Young may have been trying to help someone when he allegedly ran into Lance Leeroy Arellano, who has been charged with attempted murder and remains at large.
Tim Smith, a Utah State Parks supervisor, said Young was working to keep youngsters from drinking and using drugs the night he was shot.
"He was out driving and looking at campgrounds," Smith said.
Smith said it would be speculative to say what happened, but it would be unusual to see a car parked at Poison Spider Mesa Trailhead at night and that a ranger's first impulse would be to make sure everything was OK.
"That's not a place where people go camping," he said. "It's a rough, rugged trail, and we do search and rescue there often. It's tough for four-wheelers. In November, with it that cold at night, that would have been a real cause for concern. Somebody could have been hurt bad. So Brody looked into it."
Smith said Young was likely ambushed while heading back to the car to call in a license-plate number.
"He was in a gunfight for his life, and he is still fighting for his life," said Smith, who added the ranger was likely shot five or six times, though the medical staff isn't certain.
After five days of searching for Arellano, officials have significantly scaled back the manhunt.
The helicopters, which took over the skies earlier this week, were gone Wednesday.
Police believe the man who allegedly shot Young is dead or will be caught.
"If he's still alive, he will be found," said San Juan County Sheriff Mike Lacy, whose agency has been assisting in the search.
About 30 officers will keep watch over the rugged area where Arellano was believed to have been, said Grand County Sheriff Jim Nyland. A scaled-back search will continue "until we're satisfied that he may no longer be down there."
One of Young's friends said Young wasn't the type to initiate confrontation with the man, who was called "a cannon ready to go off" by his former father-in-law.
"That wouldn't be him at all," said Brian Merrill, of Western River Expeditions, where Young worked as a Colorado River guide for several years. "He is one of those super-personable people. Very upbeat. Always a smile on his face. Whoever shot him must have had something going on. It probably didn't matter which law enforcement officer walked up to him. It would have been the same result."
Smith said the shooting, the first involving a Utah State Parks ranger, hit many people hard.
"You always knew something like this could happen," said the longtime Utah State Parks employee.
Wendy Young said she has been amazed at the outpouring of love and support that she, her 6-year-old son, 3-year-old daughter and 9-month-old son have received from around the country. She was especially grateful to the alleged shooter's mother, whom she called amazing.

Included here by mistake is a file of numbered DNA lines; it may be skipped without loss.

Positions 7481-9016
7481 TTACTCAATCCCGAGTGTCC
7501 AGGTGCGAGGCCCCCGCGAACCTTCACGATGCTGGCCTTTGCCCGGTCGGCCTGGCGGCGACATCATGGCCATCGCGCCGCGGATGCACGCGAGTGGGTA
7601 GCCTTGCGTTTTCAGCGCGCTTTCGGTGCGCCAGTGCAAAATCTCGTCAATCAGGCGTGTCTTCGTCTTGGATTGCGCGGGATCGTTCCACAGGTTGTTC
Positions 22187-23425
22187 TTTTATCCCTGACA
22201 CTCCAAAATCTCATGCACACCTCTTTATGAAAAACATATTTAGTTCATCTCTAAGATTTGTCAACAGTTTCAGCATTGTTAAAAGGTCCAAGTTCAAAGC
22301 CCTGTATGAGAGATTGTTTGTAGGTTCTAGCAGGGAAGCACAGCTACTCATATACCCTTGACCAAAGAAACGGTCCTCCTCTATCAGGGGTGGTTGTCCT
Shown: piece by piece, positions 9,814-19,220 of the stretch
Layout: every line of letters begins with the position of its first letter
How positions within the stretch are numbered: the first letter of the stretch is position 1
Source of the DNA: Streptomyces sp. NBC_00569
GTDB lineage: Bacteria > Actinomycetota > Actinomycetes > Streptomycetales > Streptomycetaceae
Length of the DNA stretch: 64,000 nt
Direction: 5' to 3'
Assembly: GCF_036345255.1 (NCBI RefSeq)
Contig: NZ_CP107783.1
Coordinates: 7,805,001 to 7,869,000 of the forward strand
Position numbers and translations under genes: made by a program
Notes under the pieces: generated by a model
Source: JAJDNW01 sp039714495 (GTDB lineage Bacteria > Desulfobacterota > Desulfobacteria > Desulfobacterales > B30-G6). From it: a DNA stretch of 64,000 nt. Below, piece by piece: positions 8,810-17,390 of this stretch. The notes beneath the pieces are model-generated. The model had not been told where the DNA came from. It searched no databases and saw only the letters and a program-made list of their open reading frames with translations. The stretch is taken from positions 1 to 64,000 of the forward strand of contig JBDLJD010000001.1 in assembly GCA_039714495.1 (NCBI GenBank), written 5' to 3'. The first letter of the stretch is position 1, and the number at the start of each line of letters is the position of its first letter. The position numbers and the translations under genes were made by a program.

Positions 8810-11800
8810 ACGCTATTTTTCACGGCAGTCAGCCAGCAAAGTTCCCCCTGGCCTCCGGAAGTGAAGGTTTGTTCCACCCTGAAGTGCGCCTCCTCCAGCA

"She responded so quickly," Young said. "We really appreciate her. We can imagine she is going through tough times. She called in when she saw the shooting on the news and told them it was her son. I can't believe she did that. That would be really hard. We want her to know we are thinking about her and praying for her. It is really hard on them, too."
Wendy Young said many Moab residents knew about the shooting before she did.
"We're like a big family there," she said. "Everybody stuck their necks out and protected us. And the community of Grand Junction has been phenomenal. I can't put into words how great everyone has been. ... People across the nation who Brody helped 10 or 15 years ago have called."
Law enforcement agencies sent dozens of officers as well.
"We used every resource available that was offered to us," Nyland said as he announced a change of direction in the search effort Tuesday. "We just couldn't locate this individual."
Wendy Young met her husband when they both worked for Utah High Adventure in Moab in 1998. The couple went on a trip with a group of Scouts on the Colorado River and got into water fights. When he asked for her number and address, she said she had just moved to town and didn't have a phone or know her address. She told him they could get together "if you can find me."
The couple married in 1999. Both worked as river guides for the first five years they were married, rowing in the summer and going to school in the offseason. Their first son was born in 2004, and they only worked a few trips that summer.
Brody Young had told his best friend, Jeff Arbon, who was the Utah State Parks' Moab river ranger at the time, to call if Arbon ever left the job. He did; Young was hired in April 2006.
The couple love the river so much that Smith said it isn't unusual for the ranger to work four or five days doing river duty and then spend the weekend on the water with his family. Wendy Young is certain they will be back on the river next summer.
On Wednesday night, doctors were performing surgery on Brody Young's left arm. He was in stable but serious condition, according to a posting on his website.
"He is going to recover and everything is going to be great," she said. "Even though this happened, it's not going to change our outlook. We love Moab even more now than we did."
Aaron Falk contributedto this story.
O Find out how you can help Brody Young at www.rangerbrody.org.